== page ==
Many of these images are monoprints – tinted photographs, multi-media surfaces or cyanotypes – which have been burned into using a Sunshine Recorder.

Sunshine Recorders are used by meteorologists to measure the amount of bright sun falling on a particular part of the earth on a specific day. They use a spherical lens to focus the sun`s rays and burn an arc into calibrated cards as it tracks across the sky. The marks get more intense as the sun comes up at dawn and gradually less intense at sunset – when it`s cloudy, there`s no burn mark.

The photograph of musical staves shows this process, with the lens at the top right corner. Each of these burn prints involves chance; no print can ever be repeated exactly. Some of the prints are scanned into audio software to create random sound pieces, others as a metaphor for change and unpredictability.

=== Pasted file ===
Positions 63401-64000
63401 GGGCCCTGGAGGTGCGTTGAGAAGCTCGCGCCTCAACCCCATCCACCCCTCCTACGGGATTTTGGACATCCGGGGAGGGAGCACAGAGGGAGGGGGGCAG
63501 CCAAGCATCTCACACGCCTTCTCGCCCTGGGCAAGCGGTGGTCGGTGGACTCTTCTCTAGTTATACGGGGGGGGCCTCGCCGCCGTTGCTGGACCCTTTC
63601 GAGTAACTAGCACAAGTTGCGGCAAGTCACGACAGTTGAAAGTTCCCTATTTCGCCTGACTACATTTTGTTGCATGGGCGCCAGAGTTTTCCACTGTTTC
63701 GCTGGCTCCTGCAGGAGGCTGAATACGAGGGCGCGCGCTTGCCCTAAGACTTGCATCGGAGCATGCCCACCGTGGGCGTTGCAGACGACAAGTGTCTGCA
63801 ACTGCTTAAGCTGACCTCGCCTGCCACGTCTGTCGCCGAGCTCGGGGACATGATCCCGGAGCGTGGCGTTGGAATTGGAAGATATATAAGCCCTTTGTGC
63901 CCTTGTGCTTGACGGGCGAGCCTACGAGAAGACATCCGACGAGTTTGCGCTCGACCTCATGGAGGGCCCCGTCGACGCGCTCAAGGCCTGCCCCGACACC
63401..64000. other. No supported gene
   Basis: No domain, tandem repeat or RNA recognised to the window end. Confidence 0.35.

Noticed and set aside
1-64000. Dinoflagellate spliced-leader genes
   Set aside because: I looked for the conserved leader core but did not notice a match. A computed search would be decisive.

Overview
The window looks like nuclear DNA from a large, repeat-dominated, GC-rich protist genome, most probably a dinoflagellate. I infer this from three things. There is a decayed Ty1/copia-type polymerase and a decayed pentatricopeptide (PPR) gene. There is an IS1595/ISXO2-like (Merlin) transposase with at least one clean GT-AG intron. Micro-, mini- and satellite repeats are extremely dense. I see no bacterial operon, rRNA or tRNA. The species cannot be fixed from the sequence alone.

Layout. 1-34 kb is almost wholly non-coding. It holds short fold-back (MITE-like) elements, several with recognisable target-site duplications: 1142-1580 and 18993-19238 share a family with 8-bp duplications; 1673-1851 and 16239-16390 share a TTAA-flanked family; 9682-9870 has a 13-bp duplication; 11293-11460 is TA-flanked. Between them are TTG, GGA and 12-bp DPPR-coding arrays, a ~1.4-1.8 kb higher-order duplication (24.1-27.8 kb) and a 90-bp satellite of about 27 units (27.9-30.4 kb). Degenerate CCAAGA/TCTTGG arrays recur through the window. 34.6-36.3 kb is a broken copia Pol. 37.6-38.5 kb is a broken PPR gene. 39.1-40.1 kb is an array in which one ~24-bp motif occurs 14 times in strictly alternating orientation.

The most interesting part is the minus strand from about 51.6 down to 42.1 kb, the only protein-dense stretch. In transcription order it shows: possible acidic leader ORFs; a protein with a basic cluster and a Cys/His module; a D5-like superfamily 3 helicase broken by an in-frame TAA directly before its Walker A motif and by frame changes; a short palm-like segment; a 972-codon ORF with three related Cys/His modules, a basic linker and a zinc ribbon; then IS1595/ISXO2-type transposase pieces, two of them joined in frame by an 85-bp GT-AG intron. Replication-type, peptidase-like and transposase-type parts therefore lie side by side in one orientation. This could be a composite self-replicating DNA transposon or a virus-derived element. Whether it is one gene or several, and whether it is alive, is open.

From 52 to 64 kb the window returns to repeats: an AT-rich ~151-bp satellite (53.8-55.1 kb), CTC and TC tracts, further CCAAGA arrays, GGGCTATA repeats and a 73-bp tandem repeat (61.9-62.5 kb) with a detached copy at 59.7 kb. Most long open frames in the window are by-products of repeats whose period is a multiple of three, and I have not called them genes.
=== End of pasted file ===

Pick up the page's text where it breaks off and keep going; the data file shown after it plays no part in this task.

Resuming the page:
Prints can be made to order, from a particular location with an arc burned on a specific date. However, there's no guarantee the sun will come out... The shape of each burn line is determined by the time of year and the position of the sun in the sky. During winter, the sun is low in the sky and produces a small curve. When it is at its highest in summer it produces a large curve. During the spring and autumn equinoxes it produces straight lines. The Gum Bichromate and Cyanotype prints EARTH DRUM and SKY DRUM were produced during the equinox.

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website:Wil Baldwin